Brooke: You’ve collaborated with other authors for a few of your books. How did you, Annette Lyon, Julie Wright and Heather Moore come up with the idea for your Newport Ladies Book Club? Was it tricky to work out the structure of the overall story to make sure each person could create a whole book from each of the book club member’s perspectives?

Years ago I read a book about 12 women who attended the same church. Each chapter was from a different woman, but it often showed the same scenes in each new POV. I found it fascinating how each woman thought she had these other women figured out, but then we’d read that woman’s POV and realize that her motivations were totally different than the other characters had thought. It felt so real to me, and so powerful, that I knew I wanted to write something like that one day. In 2009 Julie Wright and I did a Western US book tour that stuck us in a car together for two weeks. At some point I started telling Julie about this idea but as we talked it got bigger and bigger. Instead of chapters for each woman, what if it were full length books? Instead of one author writing each character, what if there were four of us? We knew and loved Annette Lyon and Heather Moore and knew they could write on a deadline and handle the necessary critique aspects of a collaborative project so when we got back home we pitched the idea to them. They were on board and we were on our way. The first set we wrote together—we would go to a hotel for a weekend and write and brainstorm all the stories at once. It was so much fun. We then edited each other’s books to make sure that our stories weaved together appropriately. It was a remarkable experience and one of the funnest writing I have ever done.

Brooke: You’ve been a presenter at several writing conferences and always bring great advice. What are the top three things in your opinion that will help aspiring authors?

1) Learn your craft. So many writers get caught up in the excitement of their story and feel like it’s perfect just the way it is. It usually isn’t and yet so many authors see studying the craft of writing as taking away from their writing time. It’s not true. Just like a doctor needs med school and a plumber needs to apprentice, writers need to learn the skill set of good writing. Invest the time to be your best and never stop that growth cycle.
2) Find cheerleaders. Maybe it’s friends you already have, maybe it’s family, or maybe you need to find some new friends (other writers make great cheerleaders) but identify those people who will celebrate with you, that will not be threatened by your doing something so BIG and will believe in you on the days you don’t. Make sure you’re being a cheerleader for them too, whether they write or not, but seek a safe and supportive community.
3) Remember that writing is a journey. No matter where you are, there is another level to climb too. No matter where you are, it’s going to have hard things. No matter where your writing takes you, the overall goal is that you become a better you in the process. If you become a better you, your writing will get better too (that rhymed!) but it isn’t only about the stories you write. YOU are a story too and be worthy of the leading role by keeping your priorities straight, working hard, and overcoming the obstacles with grace.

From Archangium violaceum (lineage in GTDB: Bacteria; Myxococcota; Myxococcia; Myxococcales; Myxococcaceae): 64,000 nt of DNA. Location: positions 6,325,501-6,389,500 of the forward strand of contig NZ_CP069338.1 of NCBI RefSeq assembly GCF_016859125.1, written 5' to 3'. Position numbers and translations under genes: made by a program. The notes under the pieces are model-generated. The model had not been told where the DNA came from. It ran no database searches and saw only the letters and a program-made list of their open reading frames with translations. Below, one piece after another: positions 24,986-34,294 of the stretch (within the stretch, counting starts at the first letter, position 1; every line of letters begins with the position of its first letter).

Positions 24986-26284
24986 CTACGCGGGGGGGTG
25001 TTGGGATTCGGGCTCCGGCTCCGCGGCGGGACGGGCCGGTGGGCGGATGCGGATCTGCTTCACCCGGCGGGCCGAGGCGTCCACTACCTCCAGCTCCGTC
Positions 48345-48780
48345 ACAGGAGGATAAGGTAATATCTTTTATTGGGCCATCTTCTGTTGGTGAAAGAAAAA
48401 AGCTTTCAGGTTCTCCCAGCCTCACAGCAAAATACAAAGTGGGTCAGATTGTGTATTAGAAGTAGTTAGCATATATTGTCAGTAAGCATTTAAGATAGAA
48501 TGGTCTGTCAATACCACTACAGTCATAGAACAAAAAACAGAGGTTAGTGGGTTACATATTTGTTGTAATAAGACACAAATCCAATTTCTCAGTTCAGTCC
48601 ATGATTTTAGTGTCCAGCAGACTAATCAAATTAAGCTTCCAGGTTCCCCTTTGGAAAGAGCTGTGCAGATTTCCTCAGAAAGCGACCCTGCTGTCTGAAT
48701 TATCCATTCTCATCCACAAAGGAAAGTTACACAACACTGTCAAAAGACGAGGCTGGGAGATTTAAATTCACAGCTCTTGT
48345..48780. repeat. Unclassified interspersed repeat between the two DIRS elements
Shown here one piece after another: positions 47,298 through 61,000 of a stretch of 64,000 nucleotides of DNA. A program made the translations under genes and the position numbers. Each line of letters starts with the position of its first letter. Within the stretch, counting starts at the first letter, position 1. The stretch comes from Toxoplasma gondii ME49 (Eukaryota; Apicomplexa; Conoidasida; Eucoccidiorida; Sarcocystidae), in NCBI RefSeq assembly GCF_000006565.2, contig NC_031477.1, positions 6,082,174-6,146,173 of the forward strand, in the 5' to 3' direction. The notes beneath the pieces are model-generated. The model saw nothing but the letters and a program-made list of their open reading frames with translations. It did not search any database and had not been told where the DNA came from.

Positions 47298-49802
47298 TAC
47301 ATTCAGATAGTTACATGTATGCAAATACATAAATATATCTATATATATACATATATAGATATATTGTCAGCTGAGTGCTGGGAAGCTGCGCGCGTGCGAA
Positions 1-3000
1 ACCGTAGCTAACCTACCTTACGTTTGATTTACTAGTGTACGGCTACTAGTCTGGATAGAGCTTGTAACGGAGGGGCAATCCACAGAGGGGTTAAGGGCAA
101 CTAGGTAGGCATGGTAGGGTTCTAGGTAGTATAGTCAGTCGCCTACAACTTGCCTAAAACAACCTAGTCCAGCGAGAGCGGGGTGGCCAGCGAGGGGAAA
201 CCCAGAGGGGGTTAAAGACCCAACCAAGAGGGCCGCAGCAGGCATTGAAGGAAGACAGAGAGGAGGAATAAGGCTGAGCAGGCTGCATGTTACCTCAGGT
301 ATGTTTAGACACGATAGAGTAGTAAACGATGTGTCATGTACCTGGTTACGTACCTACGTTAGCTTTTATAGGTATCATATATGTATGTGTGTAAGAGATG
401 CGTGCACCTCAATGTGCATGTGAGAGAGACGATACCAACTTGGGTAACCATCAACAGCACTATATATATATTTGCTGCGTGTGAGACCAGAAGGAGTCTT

Brooke: Who is your favorite character that you’ve written and why?

My favorite character to write has been Shawn Hoffmiller, the son of the main character in the culinary mystery series. I patterned him after my own son, Chris, and absolutely loved it every time he came on stage.

Brooke: I did an interview with the Managing Editor for Shadow Mountain, Lisa Mangum a few months ago. Lisa was so engaging and had great advice. You’ve probably worked with her since Shadow Mountain is your publisher. Can you tell us a little about what the editing/publishing/marketing process has been like with them? What advice do you have for aspiring authors who are trying to decide if they should go with a publisher, agent or self publish?

I love Lisa. She was my editor for all the mystery books and is still working with me on the romances despite her promotion. I love working with Shadow Mountain. With them, you are assigned a production manger (Heidi Taylor for the romance line) who coordinates all the behind the scenes elements of the process. You also get an editor—in my case that’s Lisa. I work closely with both of them as the book is coming together and then interact with the marketing department and other individuals here and there. I love that I have a manager I can go to with any question I might have. She knows me, she knows my book and knows what I’ve done before. I love that I can also communicate directly with my editor, and that she doesn’t pull punches. People ask me all the time if it’s hard having an editor, they assume that I get bossed around or forced to make changes. It’s never been like that. Lisa gives me suggestions, we will sometimes brainstorm out solutions, and then I make the fixes. I have a great deal of trust in her skill and ability—she makes me better. When there are things we disagree on, we talk it out and find a place to come together. I have never felt like I lost control of my story, but I have always felt that the editorial process has improved it. I have only traditionally published my books and because of that I have a hard time imagining how the author can do all the jobs that a production team does. Self publishing is certainly a viable option and I’m not against it in any way but when I look at what I submit—thinking it’s perfect—and what the final product becomes I’m overwhelmed by how much I would miss without that process.